Maryland Attorney General J. Joseph Curran Jr. voiced concerns yesterday to the chairman of the state's independent stadium authority about its decision to pay more than $100,000 to hire private attorneys this year.
Curran (D) disputed a claim in an internal stadium authority memorandum that justified the contract with the firm of Baltimore lawyer William H. Murphy Jr. by saying the attorney general's office was "too busy" to help prepare a lawsuit against Major League Baseball.
The potential litigation, which never came to pass, was aimed at blocking baseball in Washington because it would cut into revenue at Baltimore's Oriole Park at Camden Yards, which the authority owns and operates.
Curran told authority Chairman Carl A.J. Wright that his office "was ready, able and willing" to do the legal work, according to a statement released by Curran's office last night.
Curran said he also advised Wright that he believed it appropriate for state auditors to review the decision to spend $111,000 on legal bills, which covered four months of work by the private firm.
Wright characterized the conversation with Curran as "very friendly" but said he in no way regrets the authority's decision to hire Murphy's firm.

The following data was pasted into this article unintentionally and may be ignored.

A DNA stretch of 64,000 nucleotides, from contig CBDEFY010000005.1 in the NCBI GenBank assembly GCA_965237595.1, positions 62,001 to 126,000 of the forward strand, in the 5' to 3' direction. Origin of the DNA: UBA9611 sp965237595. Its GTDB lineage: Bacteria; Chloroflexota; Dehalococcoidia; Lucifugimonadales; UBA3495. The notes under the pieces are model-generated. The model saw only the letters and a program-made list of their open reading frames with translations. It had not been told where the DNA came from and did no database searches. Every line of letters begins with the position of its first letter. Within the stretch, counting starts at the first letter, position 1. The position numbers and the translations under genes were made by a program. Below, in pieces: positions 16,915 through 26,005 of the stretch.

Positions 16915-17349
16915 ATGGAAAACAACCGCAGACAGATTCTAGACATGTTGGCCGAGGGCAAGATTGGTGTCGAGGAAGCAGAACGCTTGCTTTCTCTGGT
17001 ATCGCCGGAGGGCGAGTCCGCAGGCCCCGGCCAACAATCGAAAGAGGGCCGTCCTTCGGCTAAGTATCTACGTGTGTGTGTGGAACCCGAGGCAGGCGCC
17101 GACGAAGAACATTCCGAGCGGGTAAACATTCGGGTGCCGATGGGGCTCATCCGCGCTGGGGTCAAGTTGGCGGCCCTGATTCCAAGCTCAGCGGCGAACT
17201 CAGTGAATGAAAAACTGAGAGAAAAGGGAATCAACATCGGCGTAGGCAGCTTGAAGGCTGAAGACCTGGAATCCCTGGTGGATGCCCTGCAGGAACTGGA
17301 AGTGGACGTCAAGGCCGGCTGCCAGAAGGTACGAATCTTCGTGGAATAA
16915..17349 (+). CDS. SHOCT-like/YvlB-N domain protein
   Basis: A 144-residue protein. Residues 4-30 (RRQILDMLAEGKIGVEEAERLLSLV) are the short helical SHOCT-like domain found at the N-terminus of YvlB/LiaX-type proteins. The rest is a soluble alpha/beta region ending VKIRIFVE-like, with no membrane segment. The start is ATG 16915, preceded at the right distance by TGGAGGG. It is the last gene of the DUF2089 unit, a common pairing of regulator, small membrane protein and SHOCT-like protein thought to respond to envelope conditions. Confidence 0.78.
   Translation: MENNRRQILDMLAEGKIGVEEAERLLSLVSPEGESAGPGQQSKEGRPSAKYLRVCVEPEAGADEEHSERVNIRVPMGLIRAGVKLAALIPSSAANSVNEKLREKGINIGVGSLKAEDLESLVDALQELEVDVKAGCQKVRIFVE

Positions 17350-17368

Stadium Authority Executive Director Alison L. Asti said the agency has hired outside attorneys on numerous occasions, citing a $625,000 contract with the Baltimore law firm Hogan & Hartson in 2000 that was reviewed by auditors and raised no red flags.
Top state lawyers told The Washington Post last week that the no-bid contract with Murphy's firm did not follow procedures requiring state lawyers to sign off before any agency hires outside counsel.
Curran appeared to back off of a claim made by one of his top deputies last week that the authority violated state procurement law. The authority is not subject to that law, his office said yesterday, although Maryland's constitution gives the attorney general oversight of all state litigation.